Governed by gluttonous curiosity
A WRITER'S WORLD: TRAVELS 1950-2000 by Jan Morris Faber, £25, pp. 457, ISBN 0571215246 What kind of shoes. I wonder, does Jan Morris like to wear? The idea of her in Jimmy Choos with spiky toes somehow doesn't convince, any more than the vision of an extravagantly bedecked grande dame perched on the twin summits of Mount Manolo. Prada's dashing but functional look might suit, and it would be nice to think that she had something classic and Ferragamo-ish, a sharp trainer or two and a sensible pair of Church's for pavementpounding in the inordinate number of the world's cities she has managed to anatom ise.
Few corners of the globe, indeed, are virgin of the Morris footprint in whatever shape. The writer is not, admittedly, a Ranulph Fiennes frostbitten-toes-andicicled-eyebrows sort of traveller, she is not given, so far as we know, to frisking with nomads in sand dunes a la Chatwin and Thesiger, and we are unlikely to find her spending long periods in the company of headhunters, coca lords or great apes, with doses of dengue fever and bilharzia to authenticate the experience.
But as the other species of peregrinator, the one for whom hot baths, clean sheets and halfway decent meals do not automatically devalue the experience of travel, she has no serious rivals in sleuthing the genius loci. Article after article in A Writer's World, half a century of her collected journalism, sees her sniffing out, savouring and bottling the essence of a metropolis or a nation, alert to its past both as an enchantment and a burden, while keeping a beady eye on the slippery political actualities underlying its newest image.
In Room 221 at the Hotel Bristol in Warsaw, with a violent smell of cooking on the landing where 'two dear old pudgy housemaids sit habitually on the floor in white caps, aprons and carpet slippers', she takes comfort from the jovial resilience of the Poles under the dour watchfulness of Soviet communism. Sauntering through Vancouver, she consoles herself for its citizens' unsmiling glumness by ascribing it to the lingering influence of the British and their 'debilitating traditions', not to speak of Canada's sheer vastness, its daunting climate and the looming nearness of the USA, 'marvellous, mighty and terrible'. Delhi emerges as a mysterious blur, fortified paradoxically by the apathy of its surrounding subcontinent, Accra is gaudy, raucous and infantile, Kyoto, for all its serene horticulture and sedulously tended shrines, conceals a turbulence which mirrors the wider malaise of modern Japan, vainly seeking to reconcile hierarchical tidiness with manic consumerism.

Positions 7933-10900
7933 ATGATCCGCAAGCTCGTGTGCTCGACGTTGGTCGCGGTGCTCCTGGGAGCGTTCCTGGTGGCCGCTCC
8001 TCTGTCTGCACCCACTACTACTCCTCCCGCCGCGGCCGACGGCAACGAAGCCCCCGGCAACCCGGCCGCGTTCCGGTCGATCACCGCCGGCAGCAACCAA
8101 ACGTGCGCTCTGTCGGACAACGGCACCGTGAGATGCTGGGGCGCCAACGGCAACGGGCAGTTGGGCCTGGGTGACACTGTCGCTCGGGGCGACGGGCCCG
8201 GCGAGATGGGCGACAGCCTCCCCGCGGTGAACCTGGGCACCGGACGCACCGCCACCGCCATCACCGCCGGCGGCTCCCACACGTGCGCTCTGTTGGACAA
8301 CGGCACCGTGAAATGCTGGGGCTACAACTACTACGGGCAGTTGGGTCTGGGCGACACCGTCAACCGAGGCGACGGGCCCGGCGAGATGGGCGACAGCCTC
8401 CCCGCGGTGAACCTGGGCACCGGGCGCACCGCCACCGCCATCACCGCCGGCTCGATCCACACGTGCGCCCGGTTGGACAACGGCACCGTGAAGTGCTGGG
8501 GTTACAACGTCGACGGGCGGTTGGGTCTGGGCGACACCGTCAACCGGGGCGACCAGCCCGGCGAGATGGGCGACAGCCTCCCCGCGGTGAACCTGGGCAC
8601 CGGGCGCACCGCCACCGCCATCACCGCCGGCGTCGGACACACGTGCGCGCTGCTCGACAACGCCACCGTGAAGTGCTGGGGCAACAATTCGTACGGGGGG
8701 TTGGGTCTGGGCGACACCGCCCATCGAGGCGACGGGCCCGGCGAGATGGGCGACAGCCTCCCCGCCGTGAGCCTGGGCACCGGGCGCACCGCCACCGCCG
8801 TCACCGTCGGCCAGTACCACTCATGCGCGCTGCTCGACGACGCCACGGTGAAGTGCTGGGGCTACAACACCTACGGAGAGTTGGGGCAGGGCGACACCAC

Though enthusiasm, gallons of it, fuels the Morris motor, its effusions are seldom bland or uncritical. The writer's chief concern is with plausibility. Places must be believed in wholeheartedly, and believe in themselves, before they receive her approving nod. San Francisco, for example, is never quite the thing, a city of pastiche, muted shades and a fatal element of sham, embodied by synthetic grass around the swimming pool, defrosted swordfish and plastic-packaged clams. Equally unconvincing to her is post-Ceausescu Bucharest, a surrealist labyrinth of lost tunnels and nowhere-leading staircases, with an equivalent moral currency of evasions and half-truths.
Age and experience are responsible for the perceptible change in the style of these pieces, quite as much as the sex-change to which certain critics have attributed it. Earlier articles bear the bellelettrist imprint of Chesterbelloc essay-writing. Cities are referred to as 'she', and there is a blush-making splurge on London (a place Morris admits has always eluded her) in which at a pub 'the sun, like a timid tippler, appeared through the glass of the saloon bar door'. Such archness yields quickly enough to sharper perspectives, their dimensions governed by her gluttonous curiosity, her refusal to accept the dubious assurances of received wisdom on what to look at or look for, and her fine contempt for authority. As Lady Mary Wortley Montagu famously proclaimed on her deathbed, 'It has all been very interesting', but Morris's inevitable terminus ad quern, 11 September, 2001, when 'far away in dear old Manhattan the next zeitgeist declared itself' may now have made the travel writer, in footwear modish or unsmart, something of an endangered species.